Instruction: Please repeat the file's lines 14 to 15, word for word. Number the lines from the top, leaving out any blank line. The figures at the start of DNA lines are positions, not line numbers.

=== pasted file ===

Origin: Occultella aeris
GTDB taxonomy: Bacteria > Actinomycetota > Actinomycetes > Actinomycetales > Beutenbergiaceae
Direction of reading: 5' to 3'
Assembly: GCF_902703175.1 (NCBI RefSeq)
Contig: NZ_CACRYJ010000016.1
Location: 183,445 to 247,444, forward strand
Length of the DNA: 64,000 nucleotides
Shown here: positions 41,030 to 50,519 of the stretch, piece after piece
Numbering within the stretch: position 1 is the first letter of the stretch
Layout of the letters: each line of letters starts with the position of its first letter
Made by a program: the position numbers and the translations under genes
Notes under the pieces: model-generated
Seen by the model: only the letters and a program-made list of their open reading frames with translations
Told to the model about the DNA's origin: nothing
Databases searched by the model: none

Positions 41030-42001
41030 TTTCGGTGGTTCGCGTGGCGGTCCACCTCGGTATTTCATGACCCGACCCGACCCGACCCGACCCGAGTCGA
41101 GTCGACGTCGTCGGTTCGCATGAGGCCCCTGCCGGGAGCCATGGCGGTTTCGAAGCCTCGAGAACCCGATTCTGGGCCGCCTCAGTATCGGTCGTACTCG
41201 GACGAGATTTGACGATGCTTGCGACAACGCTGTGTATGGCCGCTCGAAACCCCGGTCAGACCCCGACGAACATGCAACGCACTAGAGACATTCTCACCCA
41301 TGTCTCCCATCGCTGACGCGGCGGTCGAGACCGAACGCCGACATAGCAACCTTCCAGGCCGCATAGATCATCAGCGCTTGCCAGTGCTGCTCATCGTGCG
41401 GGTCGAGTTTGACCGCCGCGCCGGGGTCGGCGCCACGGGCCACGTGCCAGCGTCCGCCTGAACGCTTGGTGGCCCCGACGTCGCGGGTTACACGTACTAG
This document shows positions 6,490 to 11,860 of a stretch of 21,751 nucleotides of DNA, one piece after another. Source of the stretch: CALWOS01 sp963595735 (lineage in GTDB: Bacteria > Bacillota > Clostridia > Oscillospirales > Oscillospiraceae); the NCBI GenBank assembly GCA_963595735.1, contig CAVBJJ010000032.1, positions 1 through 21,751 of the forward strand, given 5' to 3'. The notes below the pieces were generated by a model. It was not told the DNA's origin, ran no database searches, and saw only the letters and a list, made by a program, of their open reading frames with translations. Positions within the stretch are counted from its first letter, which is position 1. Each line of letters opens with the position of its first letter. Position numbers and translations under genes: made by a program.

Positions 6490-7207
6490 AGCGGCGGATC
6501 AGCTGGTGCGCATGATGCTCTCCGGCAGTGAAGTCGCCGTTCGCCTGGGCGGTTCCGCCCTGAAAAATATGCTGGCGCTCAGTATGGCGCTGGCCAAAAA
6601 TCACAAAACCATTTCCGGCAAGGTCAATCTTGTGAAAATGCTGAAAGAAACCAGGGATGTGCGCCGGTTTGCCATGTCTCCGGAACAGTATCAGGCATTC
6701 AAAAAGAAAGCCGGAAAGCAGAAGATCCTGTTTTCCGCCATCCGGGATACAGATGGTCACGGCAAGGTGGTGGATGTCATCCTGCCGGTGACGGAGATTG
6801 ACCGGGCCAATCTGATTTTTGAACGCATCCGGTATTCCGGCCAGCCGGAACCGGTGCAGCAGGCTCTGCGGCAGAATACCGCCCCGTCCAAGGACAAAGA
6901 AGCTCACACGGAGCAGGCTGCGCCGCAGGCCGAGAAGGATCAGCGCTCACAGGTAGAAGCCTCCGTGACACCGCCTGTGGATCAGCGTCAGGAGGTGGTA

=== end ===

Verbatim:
Told to the model about the DNA's origin: nothing
Databases searched by the model: none